Aussies Chasing Seventh Title as Women’s ODI World Cup Begins


The 2022 Women’s ODI World Cup has begun in New Zealand with Australia heading into the tournament as one of the favourites.

The Aussies will be aiming to win the ODI World Cup for a seventh time with their last triumph coming in 2013.

England won the last World Cup on home soil in 2017 while the current tournament was postponed for 12 months due to the COVID-19 pandemic.

Australia, Bangladesh, England, India, New Zealand, Pakistan, South Africa and the West Indies will take part in the World Cup with games being played at Auckland, Wellington, Hamilton, Tauranga, Dunedin and Christchurch, which will host the final at Hagley Park.

The 12th edition of the one-day international tournament features a round-robin style of matches with every team playing each other once, then the top four teams on the ladder will progress to the semi-finals on March 30 and 31 with the final being played on April 3. 

After a nine-wicket defeat in a warm-up match against New Zealand, Australia coach Matthew Mott said his side can not afford to underestimate anyone in the tournament and described the loss as the ‘perfect tonic’ for his players.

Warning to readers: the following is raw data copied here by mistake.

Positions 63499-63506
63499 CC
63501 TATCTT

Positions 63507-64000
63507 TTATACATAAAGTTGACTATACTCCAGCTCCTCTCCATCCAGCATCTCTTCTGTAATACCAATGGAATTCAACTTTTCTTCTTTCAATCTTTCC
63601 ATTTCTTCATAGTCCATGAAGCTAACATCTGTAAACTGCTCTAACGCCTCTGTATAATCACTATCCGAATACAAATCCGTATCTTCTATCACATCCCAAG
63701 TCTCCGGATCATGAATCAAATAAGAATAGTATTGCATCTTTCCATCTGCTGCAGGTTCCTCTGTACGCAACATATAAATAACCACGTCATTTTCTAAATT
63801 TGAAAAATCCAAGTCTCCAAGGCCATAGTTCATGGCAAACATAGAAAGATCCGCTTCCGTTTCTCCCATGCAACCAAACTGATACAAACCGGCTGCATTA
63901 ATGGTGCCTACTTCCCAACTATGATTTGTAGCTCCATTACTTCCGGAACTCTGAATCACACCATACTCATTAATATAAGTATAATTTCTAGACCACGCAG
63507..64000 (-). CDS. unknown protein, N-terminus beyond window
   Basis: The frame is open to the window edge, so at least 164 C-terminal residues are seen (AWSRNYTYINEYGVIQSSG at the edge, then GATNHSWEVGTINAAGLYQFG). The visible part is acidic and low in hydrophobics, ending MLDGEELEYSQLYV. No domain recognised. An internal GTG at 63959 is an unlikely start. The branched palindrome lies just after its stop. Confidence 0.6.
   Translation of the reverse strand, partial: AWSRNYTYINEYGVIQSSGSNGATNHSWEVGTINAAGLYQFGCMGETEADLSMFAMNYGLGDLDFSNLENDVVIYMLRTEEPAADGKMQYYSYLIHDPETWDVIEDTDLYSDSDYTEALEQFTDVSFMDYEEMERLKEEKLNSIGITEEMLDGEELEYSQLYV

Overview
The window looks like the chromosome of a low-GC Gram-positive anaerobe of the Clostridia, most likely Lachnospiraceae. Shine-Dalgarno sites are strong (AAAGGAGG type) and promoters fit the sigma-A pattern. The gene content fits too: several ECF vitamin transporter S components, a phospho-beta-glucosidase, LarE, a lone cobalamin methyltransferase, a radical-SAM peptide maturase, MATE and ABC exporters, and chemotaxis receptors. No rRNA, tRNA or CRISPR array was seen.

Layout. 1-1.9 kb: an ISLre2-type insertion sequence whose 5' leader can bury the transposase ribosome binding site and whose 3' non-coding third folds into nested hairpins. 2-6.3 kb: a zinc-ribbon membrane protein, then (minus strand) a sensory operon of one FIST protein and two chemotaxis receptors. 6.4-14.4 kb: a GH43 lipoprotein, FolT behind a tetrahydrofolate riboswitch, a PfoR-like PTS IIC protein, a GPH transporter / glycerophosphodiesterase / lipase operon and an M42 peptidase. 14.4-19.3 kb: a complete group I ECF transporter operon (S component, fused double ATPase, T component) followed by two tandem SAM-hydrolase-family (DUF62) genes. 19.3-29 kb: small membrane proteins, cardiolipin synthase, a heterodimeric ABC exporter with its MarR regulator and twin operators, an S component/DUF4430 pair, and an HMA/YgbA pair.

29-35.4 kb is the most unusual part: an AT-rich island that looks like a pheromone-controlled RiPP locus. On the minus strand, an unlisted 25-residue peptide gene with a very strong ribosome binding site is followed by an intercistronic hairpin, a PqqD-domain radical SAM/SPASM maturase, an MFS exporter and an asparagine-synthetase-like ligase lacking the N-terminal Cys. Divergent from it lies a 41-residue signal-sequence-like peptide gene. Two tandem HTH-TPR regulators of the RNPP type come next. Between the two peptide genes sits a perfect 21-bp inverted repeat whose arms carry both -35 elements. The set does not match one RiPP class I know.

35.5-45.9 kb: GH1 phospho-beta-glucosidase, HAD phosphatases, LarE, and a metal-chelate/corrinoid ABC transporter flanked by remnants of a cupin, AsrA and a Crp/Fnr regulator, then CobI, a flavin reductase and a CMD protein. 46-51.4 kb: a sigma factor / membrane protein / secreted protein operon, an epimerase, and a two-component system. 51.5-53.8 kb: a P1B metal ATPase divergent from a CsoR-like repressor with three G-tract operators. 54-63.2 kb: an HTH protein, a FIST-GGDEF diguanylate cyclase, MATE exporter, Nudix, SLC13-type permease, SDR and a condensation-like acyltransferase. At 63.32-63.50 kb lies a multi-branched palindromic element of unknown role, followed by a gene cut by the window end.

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“It was a little kick in the backside at the right time to just remind us that any team in this tournament on their day have got players that can stand up and hurt you,” Mott said.

On the eve of the tournament, the Aussies were dealt a huge blow when star all-rounder Ashleigh Gardner tested positive for COVID-19, with the result meaning she will miss the team’s first two games against England on March 5 and Pakistan on March 8.

Since the 2017 World Cup, the Australian side has only lost three times and went on an incredible world-record 26-match winning streak which only ended in September last year.

The Aussies warmed up for the tournament with a recent series win in the Women’s Ashes over reigning World Cup champions England.

Australian captain Meg Lanning puts her team’s success down to the depth of the squad and said young guns such as Tahlia McGrath and Darcie Brown, plus veterans Ellyse Perry and Alyssa Healy all contributed to the Ashes success.

“The biggest thing for us over the last few years is that we haven’t relied on one or two players, we’ve had some really good depth in our squad,” Lanning said.

“You need a number of different players at times to step up and the depth we’ve got is something we’re going to need at this World Cup.”

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